She was very brave through it all, her strenght and bravery is evident in her deciding to share her story with the world even after her death.

I wish we didn't let her down. I pray we don't let her down.

Nicole.Staudinger
Dec 21, 2013
Dec 21, 2013

You are so brave to do this, bringing poignant stories to the public eye. It's a brilliant idea and I think could have real impact. Please continue to document interviews like this - I know it must be emotional and challenging work.

Grace Haven
Dec 22, 2013
Dec 22, 2013

This women's story is so tragic. I wish for no being to suffer in that way. I appreciate you sharing her story as I suspect it allows many of us to appreciate what we do have and desire a better future for those who are suffering. This paragraph is so powerful: "Technology can be a great ally in our fight against violence against women, gender inequality and discrimination and abuse against Persons with disabilities as it provides solid evidence and legitimacy to our experiences and stories." Thank-you, In appreciation, Grace

Anna Sontag
Dec 22, 2013
Dec 22, 2013

Dear Vweta:

Thank you for documenting Bose's experience, her tragedy, and the tragic wrongdoing of her husband.

One thing about the "new world," in the west may be that since our culture is not embedded in the ways of five thousand and more years ago, it is more easy for us to let go of old ways that are based in fear, misjudgement, and lack of resources. And I know that in old cultures, even though so many people know better, systems change so slowly that wrong and terrible things still happen. I will send my prayers and love to you all, and I hope it helps somehow!

The cultural tradition and government that allow a man to treat his wife this way are going to change, and the courage of those voices like yours who are bringing light to the situation are so important. I know that the tragedy of the Indian girl who was so terribly raped has ended up bringing light and passion of many to the situation in India.

Voices like yours will promote more women to seek change, and with power growing for women and people of conscience, the wheel of change will move, seemingly too slowly at first, but more and more. I believe the world is going to be enlightened and that your work will be fruitful.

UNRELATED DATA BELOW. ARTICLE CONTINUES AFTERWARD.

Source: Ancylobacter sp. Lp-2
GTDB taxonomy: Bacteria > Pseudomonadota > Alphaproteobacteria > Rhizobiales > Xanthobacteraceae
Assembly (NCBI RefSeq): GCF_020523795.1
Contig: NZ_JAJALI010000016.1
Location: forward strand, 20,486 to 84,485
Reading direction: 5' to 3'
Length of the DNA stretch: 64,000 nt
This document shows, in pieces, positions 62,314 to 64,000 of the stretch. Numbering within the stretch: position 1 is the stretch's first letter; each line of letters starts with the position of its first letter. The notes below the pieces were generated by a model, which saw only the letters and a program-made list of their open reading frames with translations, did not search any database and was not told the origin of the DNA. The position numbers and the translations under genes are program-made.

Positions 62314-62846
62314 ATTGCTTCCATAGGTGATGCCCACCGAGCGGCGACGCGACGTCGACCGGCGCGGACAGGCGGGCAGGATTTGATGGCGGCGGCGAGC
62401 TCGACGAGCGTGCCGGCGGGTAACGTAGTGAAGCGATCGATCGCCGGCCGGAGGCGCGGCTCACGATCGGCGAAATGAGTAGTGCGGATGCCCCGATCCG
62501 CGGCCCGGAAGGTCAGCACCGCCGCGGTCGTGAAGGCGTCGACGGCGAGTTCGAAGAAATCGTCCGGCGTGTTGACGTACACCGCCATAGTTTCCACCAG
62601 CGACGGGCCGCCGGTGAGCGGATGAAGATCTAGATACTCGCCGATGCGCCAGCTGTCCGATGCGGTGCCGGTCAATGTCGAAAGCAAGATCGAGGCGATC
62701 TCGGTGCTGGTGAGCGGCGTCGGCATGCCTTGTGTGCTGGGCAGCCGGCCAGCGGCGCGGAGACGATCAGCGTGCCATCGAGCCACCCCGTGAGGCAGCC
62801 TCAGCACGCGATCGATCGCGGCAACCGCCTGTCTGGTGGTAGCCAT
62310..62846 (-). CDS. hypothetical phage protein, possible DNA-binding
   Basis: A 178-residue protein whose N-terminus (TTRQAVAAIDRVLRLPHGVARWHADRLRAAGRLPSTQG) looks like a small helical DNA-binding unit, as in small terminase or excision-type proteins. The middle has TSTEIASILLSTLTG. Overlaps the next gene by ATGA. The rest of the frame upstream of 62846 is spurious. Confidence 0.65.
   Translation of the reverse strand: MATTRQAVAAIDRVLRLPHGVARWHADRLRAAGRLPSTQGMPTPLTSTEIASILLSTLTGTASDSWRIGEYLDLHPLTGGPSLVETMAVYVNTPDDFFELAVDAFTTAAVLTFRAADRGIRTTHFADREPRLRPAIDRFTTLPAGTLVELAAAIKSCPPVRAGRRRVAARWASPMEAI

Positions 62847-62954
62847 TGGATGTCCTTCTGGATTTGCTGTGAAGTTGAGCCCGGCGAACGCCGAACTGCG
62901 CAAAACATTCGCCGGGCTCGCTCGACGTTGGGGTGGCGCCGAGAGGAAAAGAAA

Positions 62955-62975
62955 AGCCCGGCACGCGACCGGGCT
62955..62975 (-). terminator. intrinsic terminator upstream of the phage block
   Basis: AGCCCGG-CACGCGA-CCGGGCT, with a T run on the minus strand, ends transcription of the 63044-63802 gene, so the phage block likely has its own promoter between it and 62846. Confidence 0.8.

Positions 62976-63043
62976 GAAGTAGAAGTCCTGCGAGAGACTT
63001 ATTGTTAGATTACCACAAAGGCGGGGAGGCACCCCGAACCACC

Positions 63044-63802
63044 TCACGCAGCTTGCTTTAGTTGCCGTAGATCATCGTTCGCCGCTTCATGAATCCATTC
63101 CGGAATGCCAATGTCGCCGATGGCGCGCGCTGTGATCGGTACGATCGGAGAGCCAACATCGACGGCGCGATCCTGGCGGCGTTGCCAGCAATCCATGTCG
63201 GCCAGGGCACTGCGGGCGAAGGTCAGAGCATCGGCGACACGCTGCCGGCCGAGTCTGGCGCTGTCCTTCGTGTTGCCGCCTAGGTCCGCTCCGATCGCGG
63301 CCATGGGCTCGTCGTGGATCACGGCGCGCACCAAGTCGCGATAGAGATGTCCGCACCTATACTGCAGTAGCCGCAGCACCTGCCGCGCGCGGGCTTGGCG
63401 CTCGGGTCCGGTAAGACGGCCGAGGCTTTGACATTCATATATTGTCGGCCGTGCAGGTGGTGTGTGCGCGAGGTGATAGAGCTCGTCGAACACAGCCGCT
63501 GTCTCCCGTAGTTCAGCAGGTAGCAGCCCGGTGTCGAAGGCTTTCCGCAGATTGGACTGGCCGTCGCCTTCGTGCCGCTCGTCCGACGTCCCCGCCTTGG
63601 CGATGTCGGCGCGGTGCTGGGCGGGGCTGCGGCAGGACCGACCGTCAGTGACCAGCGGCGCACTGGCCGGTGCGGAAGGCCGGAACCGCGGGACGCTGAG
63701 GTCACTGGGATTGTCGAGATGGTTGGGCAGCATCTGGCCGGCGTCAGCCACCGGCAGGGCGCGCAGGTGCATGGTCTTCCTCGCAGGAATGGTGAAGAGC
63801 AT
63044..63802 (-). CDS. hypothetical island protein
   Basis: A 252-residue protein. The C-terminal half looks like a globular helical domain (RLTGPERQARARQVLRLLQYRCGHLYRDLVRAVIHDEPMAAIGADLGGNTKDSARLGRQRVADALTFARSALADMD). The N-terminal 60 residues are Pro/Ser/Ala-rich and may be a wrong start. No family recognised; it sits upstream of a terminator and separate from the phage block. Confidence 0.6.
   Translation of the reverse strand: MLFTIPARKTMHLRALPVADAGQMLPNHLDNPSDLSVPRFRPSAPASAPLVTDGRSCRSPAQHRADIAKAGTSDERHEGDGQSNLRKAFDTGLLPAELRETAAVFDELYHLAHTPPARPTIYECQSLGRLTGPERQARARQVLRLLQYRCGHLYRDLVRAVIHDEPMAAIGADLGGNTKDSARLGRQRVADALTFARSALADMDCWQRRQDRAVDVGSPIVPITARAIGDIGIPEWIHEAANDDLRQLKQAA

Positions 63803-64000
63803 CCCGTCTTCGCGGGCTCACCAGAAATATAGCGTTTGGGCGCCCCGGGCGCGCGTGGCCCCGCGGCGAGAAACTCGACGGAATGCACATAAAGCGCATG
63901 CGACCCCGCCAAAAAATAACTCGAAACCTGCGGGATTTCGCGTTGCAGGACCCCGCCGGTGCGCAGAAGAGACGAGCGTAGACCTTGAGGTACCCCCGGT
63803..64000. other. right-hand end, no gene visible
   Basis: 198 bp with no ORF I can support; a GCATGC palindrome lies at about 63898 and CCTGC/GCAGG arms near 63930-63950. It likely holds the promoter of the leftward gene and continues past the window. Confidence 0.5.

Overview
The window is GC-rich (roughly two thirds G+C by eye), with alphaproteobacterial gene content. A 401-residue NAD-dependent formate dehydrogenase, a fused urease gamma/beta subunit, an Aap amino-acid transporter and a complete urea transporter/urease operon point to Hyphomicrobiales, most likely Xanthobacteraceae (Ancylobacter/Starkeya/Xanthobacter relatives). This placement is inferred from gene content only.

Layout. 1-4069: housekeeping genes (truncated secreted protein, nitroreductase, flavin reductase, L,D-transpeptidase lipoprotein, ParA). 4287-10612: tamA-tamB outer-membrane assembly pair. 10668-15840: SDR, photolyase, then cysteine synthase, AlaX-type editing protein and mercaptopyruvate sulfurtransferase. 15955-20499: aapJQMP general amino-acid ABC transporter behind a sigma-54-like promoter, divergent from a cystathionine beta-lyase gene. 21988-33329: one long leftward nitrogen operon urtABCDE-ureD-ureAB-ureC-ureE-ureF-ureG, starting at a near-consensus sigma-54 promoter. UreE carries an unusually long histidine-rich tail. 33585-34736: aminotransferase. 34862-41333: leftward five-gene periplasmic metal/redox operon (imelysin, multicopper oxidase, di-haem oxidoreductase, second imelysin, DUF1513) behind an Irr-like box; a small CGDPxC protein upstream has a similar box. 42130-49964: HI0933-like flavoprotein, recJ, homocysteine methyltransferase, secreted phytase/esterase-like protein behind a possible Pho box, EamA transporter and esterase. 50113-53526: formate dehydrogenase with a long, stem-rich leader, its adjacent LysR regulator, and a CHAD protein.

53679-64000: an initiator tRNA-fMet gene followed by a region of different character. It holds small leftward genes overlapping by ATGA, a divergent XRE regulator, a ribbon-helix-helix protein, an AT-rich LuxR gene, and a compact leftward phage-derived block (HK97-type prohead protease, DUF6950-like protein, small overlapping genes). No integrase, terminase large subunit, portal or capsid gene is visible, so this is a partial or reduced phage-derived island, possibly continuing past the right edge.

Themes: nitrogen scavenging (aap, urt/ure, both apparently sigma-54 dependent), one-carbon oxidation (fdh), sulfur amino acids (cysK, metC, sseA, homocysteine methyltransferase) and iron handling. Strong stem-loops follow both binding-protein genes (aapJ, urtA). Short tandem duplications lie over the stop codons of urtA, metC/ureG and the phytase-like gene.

Bless you,

Anna

Pushpa Achanta
Dec 23, 2013
Dec 23, 2013

Dear Vweta,

I'm grateful for your soul stirring piece and agree that many people with disabilities struggle for a dignified life in countries like India. Some here consider disability a curse and also desexualize women with disabilities. The state and society often sidelines their needs despite them and others highlighting their challenges.

People with disabilities need more empathy than sympathy! Let us include, not ignore them.

Enjoy 2014.

Love, Pushpa

cassie_levy
Dec 23, 2013
Dec 23, 2013

Thank you for sharing Bose's story! Technology has the power to transform movements ! I hope this is the start to something amazing. I especially like your quote, "let's take back the tech world"!!! Keep up the good work! Cassie

Linda M. Ando
Dec 23, 2013
Dec 23, 2013

Dear Vweta and Bose,

I am deeply touched by the courage and humanity of Bose for sharing her story as testimony to the injustices she and other women endure by so called loved one's. Bose was a woman of extraordinary humanity and advocate for social justice for people with disabilities. In her dying breath she is determined to speak up and let her voice be heard and I am grateful. Thank You Bose, your life was not in vain and I honor you. May one day there be a law to protect people with disabilities, especially women and called Bose's law.

Vweta, thank you for having the courage to document and share Bose's story and bring to light the human right violations for so many. Your honest journalism is appreciated and needed to give voice to stories like Bose. Keep up your good work Vweta.